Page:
MOSCOW, May 17 (RIA Novosti) – Russian authorities have launched a criminal case into the suspected beating of children by teenage caretakers in a Far Eastern orphanage on Friday, a day after a video sparked internet outrage.
The video, made in the orphanage in the town of Pionersky in the Far Eastern Amur Region, shows a teenage girl who lashes boys aged between seven and nine with a belt. Seven boys are lined up against a wall as she calls the children forward one by one, beats them and shoves them away.
Police opened a criminal case on charges of torture, which entail a maximum punishment of seven years in prison. Three girls, aged between 15 and 17 are seen as likely suspects. Two of them were taken to a detention facility for minors. The third teenager, who is under 16 years – the age of criminal responsibility on these charges – was hospitalized for reasons not related to the incident.
The involvement of the fourth girl, who recorded the video on her mobile phone and posted it on a social networking website, is now being probed. The girl was staying with her relatives at the moment when the scandal broke out, and did not return to the orphanage in time. She is currently being searched for.
Ten children, who are listed as victims in the case, told police that they were beaten up regularly, local prosecutors said on their website. A medical examination revealed that all of them had numerous “injuries consistent with beating – scratches and bruises,” district prosecutor Yevgeny Petrov said.
Employees and management of the orphanage say they were unaware of the beating, a claim dismissed by Russian child ombudsman Pavel Astakhov. The region’s governor Oleg Kozhemyako ruled to suspend from work three teachers and the head of the orphanage.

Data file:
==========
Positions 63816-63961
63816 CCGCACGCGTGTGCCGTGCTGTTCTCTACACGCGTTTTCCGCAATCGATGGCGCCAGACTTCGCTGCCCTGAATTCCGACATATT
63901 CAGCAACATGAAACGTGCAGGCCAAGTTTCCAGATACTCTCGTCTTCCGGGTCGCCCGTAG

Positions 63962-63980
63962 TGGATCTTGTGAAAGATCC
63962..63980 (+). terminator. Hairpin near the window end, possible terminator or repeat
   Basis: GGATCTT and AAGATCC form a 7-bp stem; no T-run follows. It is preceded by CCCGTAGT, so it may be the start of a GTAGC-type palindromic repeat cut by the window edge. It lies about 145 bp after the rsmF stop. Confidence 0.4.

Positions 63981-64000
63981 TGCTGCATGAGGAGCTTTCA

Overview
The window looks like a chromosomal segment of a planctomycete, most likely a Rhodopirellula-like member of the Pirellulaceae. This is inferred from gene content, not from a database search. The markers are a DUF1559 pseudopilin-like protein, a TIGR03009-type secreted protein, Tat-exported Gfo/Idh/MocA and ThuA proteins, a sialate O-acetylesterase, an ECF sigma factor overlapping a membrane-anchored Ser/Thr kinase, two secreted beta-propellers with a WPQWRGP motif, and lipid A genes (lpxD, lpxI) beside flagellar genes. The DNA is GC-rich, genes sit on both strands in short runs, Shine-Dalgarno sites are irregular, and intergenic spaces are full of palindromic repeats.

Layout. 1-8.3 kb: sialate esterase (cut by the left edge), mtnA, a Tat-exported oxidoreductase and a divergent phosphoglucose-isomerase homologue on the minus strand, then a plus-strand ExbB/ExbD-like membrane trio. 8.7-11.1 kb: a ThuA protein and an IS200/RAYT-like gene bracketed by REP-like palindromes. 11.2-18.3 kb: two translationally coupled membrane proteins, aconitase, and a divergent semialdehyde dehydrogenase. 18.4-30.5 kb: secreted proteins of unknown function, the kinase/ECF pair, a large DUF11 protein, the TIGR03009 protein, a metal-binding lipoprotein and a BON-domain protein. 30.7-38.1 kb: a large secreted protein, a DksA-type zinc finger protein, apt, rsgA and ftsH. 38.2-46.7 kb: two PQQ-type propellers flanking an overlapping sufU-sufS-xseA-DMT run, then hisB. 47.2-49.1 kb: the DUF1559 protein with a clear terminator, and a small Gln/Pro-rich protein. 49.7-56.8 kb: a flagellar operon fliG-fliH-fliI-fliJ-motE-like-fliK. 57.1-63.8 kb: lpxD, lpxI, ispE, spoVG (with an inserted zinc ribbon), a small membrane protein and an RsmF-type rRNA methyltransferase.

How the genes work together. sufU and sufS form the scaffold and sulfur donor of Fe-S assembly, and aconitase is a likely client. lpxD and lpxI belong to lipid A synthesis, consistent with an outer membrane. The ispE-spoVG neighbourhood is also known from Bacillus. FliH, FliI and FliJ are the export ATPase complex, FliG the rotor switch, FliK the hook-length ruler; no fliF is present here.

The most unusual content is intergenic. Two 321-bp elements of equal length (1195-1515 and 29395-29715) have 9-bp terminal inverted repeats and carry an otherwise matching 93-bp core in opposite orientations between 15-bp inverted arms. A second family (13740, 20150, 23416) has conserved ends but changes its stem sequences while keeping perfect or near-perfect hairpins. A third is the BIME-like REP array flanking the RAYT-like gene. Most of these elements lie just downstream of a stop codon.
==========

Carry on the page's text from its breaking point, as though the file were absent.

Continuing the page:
A probe was launched into whether employees of the orphanage performed their duties properly, but no charges were laid so far.
Astakhov wrote in his Twitter that both the regional authorities and employees of the orphanage were equally responsible for the incident. According to the ombudsman, his envoy to the Amur Region found six different video clips showing violence against children.
“In fact, at least six criminal episodes of children being tortured in the orphanage have been established. It is almost impossible that teachers knew nothing about it,” Astakhov said. “If they knew it and kept silent about it, or, even worse, encouraged such “relations” between older and younger children, then this might constitute another criminal case.”
Speaking on the condition of anonymity with the Amur.info portal of local news, an employee who was not involved in raising children suggested all workers were aware of the beating. She said she had repeatedly informed the director of the orphanage about screams being heard from the children’s dormitory.
The woman also recalled that when she tried to talk to one of the girls about her behavior, she answered: “I was beaten, and so I will beat others.”
Astakhov, in his turn, described the orphanage as a place where a “prison-like behavior” has become deeply rooted, and suggested closing the facility.
“In such cases, when multiple criminal episodes have been established, an orphanage should be disbanded and children sent for treatment and rehabilitation,” he said.
The Russian Investigative Committee ordered inspections in all orphanages in the region.
The scandal, which has again highlighted the poor condition of Russia’s orphanage system, comes against the background of tense public disputes on issues of child welfare and domestic adoptions in the country. The debate was sparked by Russia’s decision to halt the adoption of Russian children by US citizens late last year.